IoT Analytics

Understanding IoT Analytics

Collecting sensor data and transforming it into meaningful information allows you to understand how your “thing” is used in the real world. It forms the foundation of your product and service improvement, customer insights and identifying true customer value.

If you are new to the topic of analytics it can be confusing, so I will attempt to give a simple framework to put it into context.

future-present-past-choice-29624927Once you have collected the data of your sensors it’s time to do something useful with the numbers. In manufacturing it may be reducing maintenance or improving performance. I retail it could be looking at customer behavior or targeted advertising, in health it may be fitness improvement of monitoring of a condition and in cities it could be for efficient running of the transport system or energy saving.

I find it helpful to group the analytics into three time frames:

PAST

Descriptive analytics – You need to build a history of data to enable you to look into the past to understanding what has happened – Often information is visualized to allow humans to identify historic patterns and trends.

Diagnostic analytics – Problem solving or process optimization.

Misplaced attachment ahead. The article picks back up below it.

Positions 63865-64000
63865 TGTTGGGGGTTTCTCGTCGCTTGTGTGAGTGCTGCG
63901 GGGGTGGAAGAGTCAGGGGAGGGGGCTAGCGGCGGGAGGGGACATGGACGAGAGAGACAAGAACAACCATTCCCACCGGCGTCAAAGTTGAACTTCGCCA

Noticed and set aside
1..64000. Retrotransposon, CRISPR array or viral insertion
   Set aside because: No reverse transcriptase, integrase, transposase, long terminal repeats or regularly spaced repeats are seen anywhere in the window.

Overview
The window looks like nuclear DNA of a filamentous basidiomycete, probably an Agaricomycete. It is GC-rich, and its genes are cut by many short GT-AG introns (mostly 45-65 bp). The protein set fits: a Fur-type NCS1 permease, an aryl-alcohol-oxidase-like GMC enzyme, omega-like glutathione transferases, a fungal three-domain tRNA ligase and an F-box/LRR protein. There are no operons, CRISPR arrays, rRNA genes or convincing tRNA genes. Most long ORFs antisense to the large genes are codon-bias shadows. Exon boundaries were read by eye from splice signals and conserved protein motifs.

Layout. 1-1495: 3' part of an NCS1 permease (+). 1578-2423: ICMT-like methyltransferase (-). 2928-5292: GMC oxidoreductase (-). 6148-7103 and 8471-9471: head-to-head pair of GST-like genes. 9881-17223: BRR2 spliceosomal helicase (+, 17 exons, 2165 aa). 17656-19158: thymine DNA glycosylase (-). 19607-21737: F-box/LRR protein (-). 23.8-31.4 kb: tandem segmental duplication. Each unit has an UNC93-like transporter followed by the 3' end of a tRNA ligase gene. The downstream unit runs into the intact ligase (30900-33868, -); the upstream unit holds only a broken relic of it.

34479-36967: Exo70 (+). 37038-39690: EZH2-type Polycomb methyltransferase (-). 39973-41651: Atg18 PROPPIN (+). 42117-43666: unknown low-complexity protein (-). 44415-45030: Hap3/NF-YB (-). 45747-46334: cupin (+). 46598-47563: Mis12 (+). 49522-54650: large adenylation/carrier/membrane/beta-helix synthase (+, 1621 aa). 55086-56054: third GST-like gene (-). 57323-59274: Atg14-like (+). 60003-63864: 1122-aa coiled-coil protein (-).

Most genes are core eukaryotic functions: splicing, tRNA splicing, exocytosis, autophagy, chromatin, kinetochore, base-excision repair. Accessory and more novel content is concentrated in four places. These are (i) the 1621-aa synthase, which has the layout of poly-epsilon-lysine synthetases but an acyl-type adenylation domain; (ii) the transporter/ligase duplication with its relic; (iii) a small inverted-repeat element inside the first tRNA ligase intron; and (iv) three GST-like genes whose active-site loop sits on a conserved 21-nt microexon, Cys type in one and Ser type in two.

PRESENT

Real-time analysis – Looks at live data and often involves complex calculations.

Rules engines – Normally looks at data coming in against a set of rules e.g. if temperature is above 21 deg turn down the thermostat.

FUTURE

Predictive analytics – Matching historic patterns/models against current data that caused a particular result and assuming this will happen again.

Prescriptive analytics – This uses predictive analytics and then makes changes to the system it is connected to to alter the outcome (closed loop).

Insights – Hopefully from all the data collected you will be able to gain real insights into how customers  use and react to your products and services. Combine this with additional data sets on the Internet for the same time periods and you may be able to see patterns and behaviors that were impossible to identify in any other way, leading to the development of new business models, products and services.

Sensors are important

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Analytics by design – Identifying in advance the full range of data you may want to collect is VERY important, even if you decide not to use all the data in the initial roll-out of your product/service.

Why? – Sensors are relatively cheap to buy and the incremental cost of adding an extra sensor during the initial design of the product is low cost.

However, the real costs are in the deployment. If you forget to include a crucial sensor in your initial product / service design the cost to retrofit the device and associated software upgrades may be very expensive, or even impossible if your sensor is embedded or located in a hazardous location.

It’s well worth taking extra time in the ideation phase to determine all the information requirements you may need to help you create value in the future (Remember the real value is in the data).